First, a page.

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Investors Don’t Understand Retirement Income

Investors Don’t Understand Retirement Income

Providers of income securities for retirees and those close to retiring may have their work cut out for them, according to new findings by Cogent Research.

Providers of income securities for retirees and those close to retiring may have their work cut out for them, according to new findings by Cogent Research. Sixty-three percent of those polled by the firm said they either don’t own or don’t plan to own retirement income products, and yet many of them said they did own products that would fall into this category, suggesting a “woefully ill-informed” investor population, says Cogent.

Possibly more worrying for providers: none of them is perceived as a market leader. When asked which of eight brokerages were best at helping investors manage and invest retirement income, the top answer was, “Don’t know,” at a resounding 26 percent (Fidelity Investments placed second at 10 percent.)

“With all the time and money providers are spending on this focus on retirement and retirement income, we were really surprised to see there weren’t a few firms bubbling up to the top as leaders,” says Carrie Merrick, Cogent’s senior project director. It’s an important subject for brokerages that may be managing a client’s money for years prior to the client’s retirement, and would want to keep doing so afterward.

When asked what they were looking for in a retirement-income provider, most investors said somebody they already were working with and liked; “retirement expertise” was further down the list. If investors are relying on their providers merely because of the length of the relationship, Merrick reasons, that should provide opportunities for other providers to make inroads by offering superior services. “It’s an open playing field,” she says.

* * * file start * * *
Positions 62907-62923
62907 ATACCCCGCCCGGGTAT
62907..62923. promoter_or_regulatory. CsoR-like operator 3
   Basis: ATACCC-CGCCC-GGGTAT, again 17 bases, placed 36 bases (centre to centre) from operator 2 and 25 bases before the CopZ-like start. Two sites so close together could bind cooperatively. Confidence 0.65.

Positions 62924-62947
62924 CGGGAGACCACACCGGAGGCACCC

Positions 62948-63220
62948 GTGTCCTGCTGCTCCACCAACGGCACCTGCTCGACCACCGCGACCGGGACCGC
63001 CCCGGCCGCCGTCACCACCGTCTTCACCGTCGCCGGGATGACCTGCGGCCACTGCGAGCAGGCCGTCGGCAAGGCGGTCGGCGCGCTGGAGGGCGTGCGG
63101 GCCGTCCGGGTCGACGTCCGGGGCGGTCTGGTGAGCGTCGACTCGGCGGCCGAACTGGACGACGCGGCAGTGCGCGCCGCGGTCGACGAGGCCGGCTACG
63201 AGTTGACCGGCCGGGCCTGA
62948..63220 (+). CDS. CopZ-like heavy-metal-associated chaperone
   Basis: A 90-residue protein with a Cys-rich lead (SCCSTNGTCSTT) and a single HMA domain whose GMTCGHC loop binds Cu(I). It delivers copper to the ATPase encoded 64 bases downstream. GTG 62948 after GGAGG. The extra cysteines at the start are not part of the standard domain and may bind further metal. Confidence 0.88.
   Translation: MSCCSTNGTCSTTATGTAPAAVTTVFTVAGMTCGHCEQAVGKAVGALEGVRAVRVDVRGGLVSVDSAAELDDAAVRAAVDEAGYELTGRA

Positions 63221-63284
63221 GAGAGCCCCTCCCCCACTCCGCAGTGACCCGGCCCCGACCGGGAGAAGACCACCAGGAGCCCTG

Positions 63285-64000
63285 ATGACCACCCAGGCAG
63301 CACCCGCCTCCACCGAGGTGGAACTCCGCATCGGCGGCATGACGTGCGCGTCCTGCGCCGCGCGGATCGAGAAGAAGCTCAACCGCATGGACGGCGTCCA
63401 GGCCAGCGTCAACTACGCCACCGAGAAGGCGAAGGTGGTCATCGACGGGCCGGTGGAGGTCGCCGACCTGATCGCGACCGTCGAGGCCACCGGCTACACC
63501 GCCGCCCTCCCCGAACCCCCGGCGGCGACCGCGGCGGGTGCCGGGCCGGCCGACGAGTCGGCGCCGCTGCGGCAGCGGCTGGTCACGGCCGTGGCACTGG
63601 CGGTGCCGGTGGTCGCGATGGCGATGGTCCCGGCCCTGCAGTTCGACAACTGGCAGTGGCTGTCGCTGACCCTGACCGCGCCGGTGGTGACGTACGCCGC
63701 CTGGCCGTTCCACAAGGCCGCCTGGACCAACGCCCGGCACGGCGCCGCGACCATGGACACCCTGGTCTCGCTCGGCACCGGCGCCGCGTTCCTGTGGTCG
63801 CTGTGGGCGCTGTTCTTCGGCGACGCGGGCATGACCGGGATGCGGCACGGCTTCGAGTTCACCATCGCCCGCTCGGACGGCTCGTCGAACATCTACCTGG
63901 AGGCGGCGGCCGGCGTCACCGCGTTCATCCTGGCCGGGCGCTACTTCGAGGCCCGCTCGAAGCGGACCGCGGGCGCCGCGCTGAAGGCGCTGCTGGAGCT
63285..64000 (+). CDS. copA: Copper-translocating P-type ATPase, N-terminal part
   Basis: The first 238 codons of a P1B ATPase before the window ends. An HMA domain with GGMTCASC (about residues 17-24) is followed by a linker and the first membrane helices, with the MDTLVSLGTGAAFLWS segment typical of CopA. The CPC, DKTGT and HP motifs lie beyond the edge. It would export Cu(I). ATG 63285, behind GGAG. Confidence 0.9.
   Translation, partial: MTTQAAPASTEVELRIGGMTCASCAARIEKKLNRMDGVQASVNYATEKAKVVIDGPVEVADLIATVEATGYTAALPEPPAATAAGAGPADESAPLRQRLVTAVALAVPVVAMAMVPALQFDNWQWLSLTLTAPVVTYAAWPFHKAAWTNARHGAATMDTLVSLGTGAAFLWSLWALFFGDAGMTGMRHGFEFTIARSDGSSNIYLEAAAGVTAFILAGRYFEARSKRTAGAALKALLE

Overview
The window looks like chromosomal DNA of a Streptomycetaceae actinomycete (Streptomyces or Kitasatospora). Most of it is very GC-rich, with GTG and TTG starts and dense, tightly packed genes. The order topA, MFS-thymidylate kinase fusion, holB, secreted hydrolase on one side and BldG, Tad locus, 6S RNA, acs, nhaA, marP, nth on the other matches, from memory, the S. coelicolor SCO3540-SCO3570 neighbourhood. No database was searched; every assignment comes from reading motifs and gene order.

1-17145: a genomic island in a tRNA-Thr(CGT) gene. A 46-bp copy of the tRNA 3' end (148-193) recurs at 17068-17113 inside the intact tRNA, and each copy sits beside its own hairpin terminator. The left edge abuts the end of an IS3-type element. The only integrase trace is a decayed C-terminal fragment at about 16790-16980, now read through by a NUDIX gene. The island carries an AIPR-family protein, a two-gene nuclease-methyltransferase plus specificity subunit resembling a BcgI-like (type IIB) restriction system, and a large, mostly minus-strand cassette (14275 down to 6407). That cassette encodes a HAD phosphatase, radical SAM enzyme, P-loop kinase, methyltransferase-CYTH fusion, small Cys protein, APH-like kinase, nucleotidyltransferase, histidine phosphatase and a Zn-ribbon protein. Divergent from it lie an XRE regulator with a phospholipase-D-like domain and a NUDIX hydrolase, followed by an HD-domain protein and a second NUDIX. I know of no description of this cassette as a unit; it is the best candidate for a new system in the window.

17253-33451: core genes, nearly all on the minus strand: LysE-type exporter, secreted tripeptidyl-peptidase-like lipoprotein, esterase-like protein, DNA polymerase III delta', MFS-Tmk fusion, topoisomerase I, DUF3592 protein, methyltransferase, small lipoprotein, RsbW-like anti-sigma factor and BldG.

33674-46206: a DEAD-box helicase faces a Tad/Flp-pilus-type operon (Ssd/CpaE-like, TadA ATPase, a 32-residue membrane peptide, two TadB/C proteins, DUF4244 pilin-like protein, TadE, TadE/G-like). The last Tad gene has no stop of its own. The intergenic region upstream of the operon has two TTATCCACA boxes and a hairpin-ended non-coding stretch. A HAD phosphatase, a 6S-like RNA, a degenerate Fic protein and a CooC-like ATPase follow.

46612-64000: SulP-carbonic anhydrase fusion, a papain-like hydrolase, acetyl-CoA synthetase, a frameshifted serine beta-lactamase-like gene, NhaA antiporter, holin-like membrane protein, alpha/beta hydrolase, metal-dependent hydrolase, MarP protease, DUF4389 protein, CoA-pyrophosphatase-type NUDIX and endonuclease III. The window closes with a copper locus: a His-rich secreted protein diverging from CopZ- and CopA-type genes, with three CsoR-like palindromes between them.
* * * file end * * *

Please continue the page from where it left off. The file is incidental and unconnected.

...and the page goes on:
Ron Fiske, executive vice president for product management and development at Fidelity Institutional, says the task of “decumulating” assets as income in retirement is a very different process from the accumulation of assets that investors and advisors often focus on as they try to reach goals such as funding a college education or buying a house. “It still represents a huge challenge,” Fiske says.

Part of the challenge is that investors are generally reluctant to surrender control over their assets, a move that’s often required if they want to transition those assets to forms that produce income. The favored income product among the survey respondents was bond or CD laddering. Merrick said investors appear to be looking more for help with processes that would solve their income problems, rather than just buying products. “We did find a lot of people that think they can do that on their own. While it does offer up an opportunity for advisors, it might not come until people try it on their own and realize, ‘Maybe this isn’t as easy as I thought,’” she says. “That’s where the financial advisor comes in.”

According to a Penton Media survey (a unit of this publication), financial advisors appear to be more interested in selling insurance products to help their clients get through the retirement years. The Cogent survey also found that pre-retirees are more interested in working through at least part of their golden years, and perhaps selling their house or other real estate sooner than an older generation of retirees would, the Cogent study says. That suggests opportunities for advisors and producers, if they can overcome the apparent unfamiliarity of investors with the range of retirement income offerings, Fiske says. “At heart I’m an optimist, but there’s going to be a fair amount of headwinds in this. Our work isn’t even close to being done. We still have a lot of wood to chop as an industry.”

Nearly 1,000 retirees and pre-retirees age 55 and up responded to Cogent’s web survey, conducted in December. Both groups had at least $100,000 in investable assets. The survey had a sample error of plus/minus 3.16 percentage points.

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